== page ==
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On utility concerns, mobile and IoT

"Today's word is capability," said Kevin Prouty, VP of Energy Insights at IDC on the second day of the Mobile Utility Summit 2016 in Denver this morning.

"Can you get things done?" he continued. "Do you have the information, the access to the information and the support?"

Prouty gave a short overview of the utility challenges today: regulatory issues, competitive tech, demographics, cost recovery models and pricing issues. Despite these issues, when IDC asked utility executives about whether they feel good about where the industry is headed, most in North America have a positive view (at nearly 56%). 

The top investment priorities for those executives is heavily big data and analytics, according to their research, followed by traditional IT, mobile, the cloud, social technologies and IoT.

Looking specifically at mobility in that list (and buyer behavior), nearly 60% of utilities have deployed some mobile and nearly 40% are still researching. If they are making/buying something mobile, a bit over a third are looking outward to customers, over 40 are for employees and partners (and a quarter are for doing both). Thirty-three percent are developing things internally. Twenty-seven percent are pulling things off the shelf and 40% use a third party with their mobile approach.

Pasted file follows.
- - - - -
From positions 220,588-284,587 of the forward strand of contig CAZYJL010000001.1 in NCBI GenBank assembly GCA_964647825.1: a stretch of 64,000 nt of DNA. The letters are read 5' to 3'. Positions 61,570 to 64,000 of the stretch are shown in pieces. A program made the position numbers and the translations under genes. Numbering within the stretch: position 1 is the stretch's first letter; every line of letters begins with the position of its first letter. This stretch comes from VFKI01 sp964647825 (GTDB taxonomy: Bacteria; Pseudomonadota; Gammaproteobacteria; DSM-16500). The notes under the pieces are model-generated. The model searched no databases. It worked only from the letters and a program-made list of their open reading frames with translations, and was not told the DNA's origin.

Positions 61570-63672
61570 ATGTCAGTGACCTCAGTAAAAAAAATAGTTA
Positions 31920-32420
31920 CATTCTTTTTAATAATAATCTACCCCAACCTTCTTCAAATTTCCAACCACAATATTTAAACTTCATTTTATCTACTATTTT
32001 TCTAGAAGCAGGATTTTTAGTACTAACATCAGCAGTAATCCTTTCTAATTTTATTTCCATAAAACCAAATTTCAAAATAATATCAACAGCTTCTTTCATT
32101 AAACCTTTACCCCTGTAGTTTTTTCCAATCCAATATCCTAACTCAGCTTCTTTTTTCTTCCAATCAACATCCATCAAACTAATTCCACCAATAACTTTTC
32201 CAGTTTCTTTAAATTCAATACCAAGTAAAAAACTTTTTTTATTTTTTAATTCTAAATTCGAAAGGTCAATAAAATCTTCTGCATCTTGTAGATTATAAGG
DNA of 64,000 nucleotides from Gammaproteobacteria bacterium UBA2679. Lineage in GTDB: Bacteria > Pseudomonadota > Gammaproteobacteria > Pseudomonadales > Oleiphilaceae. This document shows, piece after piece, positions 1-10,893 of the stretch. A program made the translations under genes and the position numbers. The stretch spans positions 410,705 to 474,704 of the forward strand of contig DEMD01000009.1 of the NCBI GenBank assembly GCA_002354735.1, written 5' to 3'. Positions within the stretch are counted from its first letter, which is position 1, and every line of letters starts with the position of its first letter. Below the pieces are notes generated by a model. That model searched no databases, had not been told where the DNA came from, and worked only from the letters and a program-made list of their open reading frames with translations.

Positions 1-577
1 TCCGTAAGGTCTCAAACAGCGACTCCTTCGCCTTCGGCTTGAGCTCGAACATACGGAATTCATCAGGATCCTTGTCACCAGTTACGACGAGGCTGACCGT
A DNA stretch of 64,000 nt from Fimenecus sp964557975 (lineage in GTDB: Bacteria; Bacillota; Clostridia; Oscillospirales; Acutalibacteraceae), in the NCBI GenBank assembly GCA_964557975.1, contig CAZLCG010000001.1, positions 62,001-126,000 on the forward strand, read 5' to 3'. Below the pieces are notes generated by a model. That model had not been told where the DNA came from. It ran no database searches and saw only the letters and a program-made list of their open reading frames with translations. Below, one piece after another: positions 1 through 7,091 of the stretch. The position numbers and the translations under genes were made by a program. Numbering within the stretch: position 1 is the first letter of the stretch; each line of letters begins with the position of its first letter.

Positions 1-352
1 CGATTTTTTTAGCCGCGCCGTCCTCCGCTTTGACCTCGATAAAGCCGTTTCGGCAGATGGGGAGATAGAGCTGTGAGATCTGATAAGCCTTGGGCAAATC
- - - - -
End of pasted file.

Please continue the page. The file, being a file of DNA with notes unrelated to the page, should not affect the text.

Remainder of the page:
Nearly 40% of survey participants said that mobility is a top priority with the biggest numbers in customer billing and field force enablement.  And 34% had at least two projects underway. 

When diving even deeper into what mobile applications can do---what you might call "mobile impact"---Prouty discussed one item specifically: mobile workforce management, and how with one utility, the main reason they put the systems in (for contractor management) didn't make the biggest benefits list. That reason was still important, but the utility got a huge boost in other ways: The list was topped by increased field technician productivity and decreased service order close time. 

Farther down that utility investment list is IoT, or the Internet of Things. According to Prouty, the average company expects to manage a network of 60,000 IoT devices, and the real key to having IoT really impact utilities is real intelligence (such as articifical intelligence).  

With personal thoughts on IoT, there is "jockeying," as Prouty said, between it being a consumer tech or a business tech. And, unusally, IoT is both. For the utilities industry, some already in-process apps are IoT, such as smart grid and smart buidlings.

And, when talking to utilities, nearly 75% do recognize the growing importance of IoT, Prouty noted.  Only 20% think it's moderately important and a very, very small slice think slighty or not at all. 

With deployed or planned IoT devices within utilities, the largest number is still around security systems, followed by people tracking (which could be security or safety related) and energy management, according to recent IDC research.

The largest IoT concern within utilities is still security, followed closely by costs. 

And who drives IoT within utilities? No surprise. It's IT.

What will IoT enable (especially with C&I customers)? Microgrids as a service, energy mangement service and energy consolidation service. 

"These ideas cannot happen without the Internet of Things and mobility," Prouty said. "It's that simple."

 

More from the Summit:

 

 

 

Kathleen Wolf Davis's picture

Thank Kathleen for the Post!

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